8. Van

    Van
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    If what is being said is the perceived view of inclusion into the Covenant people is being corrected by Paul in Romans 9 from a bloodline and works paradigm to a faith in the promises of God paradigm, then as I said, that is true.
     
  9. quantumfaith

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    Van, I am certainly not as theologically sophisticated as yourself and many others, what I mean is that over time the Jews (God's elected people, to be missionaries and emissaries to the world) had corrupted the intent and purpose of law into relating to God by merit (being jewish) and works (fulfilling the minutia of the law). Whereas God desires our heart (and faith) and it was never His intention for the Jews to take on the prideful posture of exclusivism.
     
  10. Skandelon

    Skandelon
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    You know, with all of glfredricks call for a positive expression of non-Calvinists views I'd think he might want to engage with this thread???
     
  11. Van

    Van
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    The corporate election of Israel was for God's purpose. We can dispute His purpose for His election, or we can dispute His method for including individuals in His corporately elected group, i.e. bloodline and works or faith in the promises of God.

    I have said God's method for inclusion into His chosen people, individual election based on faith, applied to both His corporate election for the purpose of redemption before the foundation of the world, and His corporate election of Israel to fulfill a part of that Redemption plan.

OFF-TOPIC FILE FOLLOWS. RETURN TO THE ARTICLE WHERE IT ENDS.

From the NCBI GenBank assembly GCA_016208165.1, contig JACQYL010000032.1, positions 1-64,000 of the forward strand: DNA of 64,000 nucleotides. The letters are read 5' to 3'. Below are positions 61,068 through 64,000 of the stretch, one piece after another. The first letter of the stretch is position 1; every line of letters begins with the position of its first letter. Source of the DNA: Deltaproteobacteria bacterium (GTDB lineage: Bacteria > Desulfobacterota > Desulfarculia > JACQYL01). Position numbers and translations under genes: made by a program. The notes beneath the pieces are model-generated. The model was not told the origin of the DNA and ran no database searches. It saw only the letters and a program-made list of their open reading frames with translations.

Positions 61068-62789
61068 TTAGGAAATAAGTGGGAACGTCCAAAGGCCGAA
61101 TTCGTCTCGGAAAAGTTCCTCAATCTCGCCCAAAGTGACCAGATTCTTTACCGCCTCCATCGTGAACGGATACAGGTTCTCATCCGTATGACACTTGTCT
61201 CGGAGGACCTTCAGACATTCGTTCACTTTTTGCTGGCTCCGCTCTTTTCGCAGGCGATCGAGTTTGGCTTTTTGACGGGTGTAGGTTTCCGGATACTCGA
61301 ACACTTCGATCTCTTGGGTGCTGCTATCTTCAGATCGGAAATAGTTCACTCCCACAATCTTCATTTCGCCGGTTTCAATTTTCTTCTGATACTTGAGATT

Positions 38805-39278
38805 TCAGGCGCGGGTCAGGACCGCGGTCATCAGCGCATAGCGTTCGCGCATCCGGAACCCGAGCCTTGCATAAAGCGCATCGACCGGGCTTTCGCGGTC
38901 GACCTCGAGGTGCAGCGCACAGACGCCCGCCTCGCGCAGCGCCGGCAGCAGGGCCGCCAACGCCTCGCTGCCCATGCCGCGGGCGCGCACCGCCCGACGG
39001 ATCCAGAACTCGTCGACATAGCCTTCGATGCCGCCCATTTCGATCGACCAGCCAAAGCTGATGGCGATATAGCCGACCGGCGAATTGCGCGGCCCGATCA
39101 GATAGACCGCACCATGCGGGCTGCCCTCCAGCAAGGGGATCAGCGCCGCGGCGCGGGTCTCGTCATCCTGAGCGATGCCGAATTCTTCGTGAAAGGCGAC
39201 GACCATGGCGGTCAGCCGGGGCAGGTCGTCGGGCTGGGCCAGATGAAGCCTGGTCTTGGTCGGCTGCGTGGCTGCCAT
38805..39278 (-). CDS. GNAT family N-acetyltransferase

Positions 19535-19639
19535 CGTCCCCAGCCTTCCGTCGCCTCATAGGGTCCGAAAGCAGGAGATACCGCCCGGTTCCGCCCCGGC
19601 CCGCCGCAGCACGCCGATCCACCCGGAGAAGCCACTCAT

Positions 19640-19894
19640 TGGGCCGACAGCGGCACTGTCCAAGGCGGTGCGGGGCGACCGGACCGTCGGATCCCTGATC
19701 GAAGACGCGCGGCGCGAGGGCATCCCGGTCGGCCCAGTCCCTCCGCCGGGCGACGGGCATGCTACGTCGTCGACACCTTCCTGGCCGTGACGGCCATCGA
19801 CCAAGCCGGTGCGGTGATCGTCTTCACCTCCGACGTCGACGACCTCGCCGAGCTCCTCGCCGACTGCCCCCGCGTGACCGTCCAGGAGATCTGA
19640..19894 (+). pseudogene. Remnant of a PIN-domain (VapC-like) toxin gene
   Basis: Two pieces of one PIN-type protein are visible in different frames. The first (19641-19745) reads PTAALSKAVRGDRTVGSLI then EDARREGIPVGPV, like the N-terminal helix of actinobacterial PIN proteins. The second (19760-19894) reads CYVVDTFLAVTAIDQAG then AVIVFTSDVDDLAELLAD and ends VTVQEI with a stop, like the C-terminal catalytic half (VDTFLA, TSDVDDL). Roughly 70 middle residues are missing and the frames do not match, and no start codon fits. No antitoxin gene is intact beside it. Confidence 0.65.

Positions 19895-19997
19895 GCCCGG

I expect you meant complex or completely thought through theology as opposed to a worldly based theology by the use of the word sophisticated. No, my theology is not sophisticated, rather I have the most natural simple theology on the board, I believe in what the Bible actually says.
     
    #11 Van, Feb 2, 2012
    Last edited by a moderator: Feb 2, 2012
  12. Van

    Van
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    Remember what the good Berean's did, they checked what was being presented with God's word. Lets say I say God put invisible pink elephants in orbit around Mars. And you go and check scriptures and cannot find the passage where it says God did that. I respond, you cannot prove He didn't, scripture does not say He didn't and it says whatever is in orbit around Mars, God did it, but He put everything in the heavens. So you conclude, trusting in what the Bible does not preclude is ill advised, any well studied invention of men would pass that standard.

    Next, lets say you did find a verse [for the sake of argument] that said God did not put invisible pink elephants in orbit around Mars. I say, have faith, God is incomprehensible, so He both put them in orbit and He did not put them in orbit. Only those with faith can accept this great mystery. What would you do, start warming the tar and looking for feathers?
     
    #12 Van, Feb 2, 2012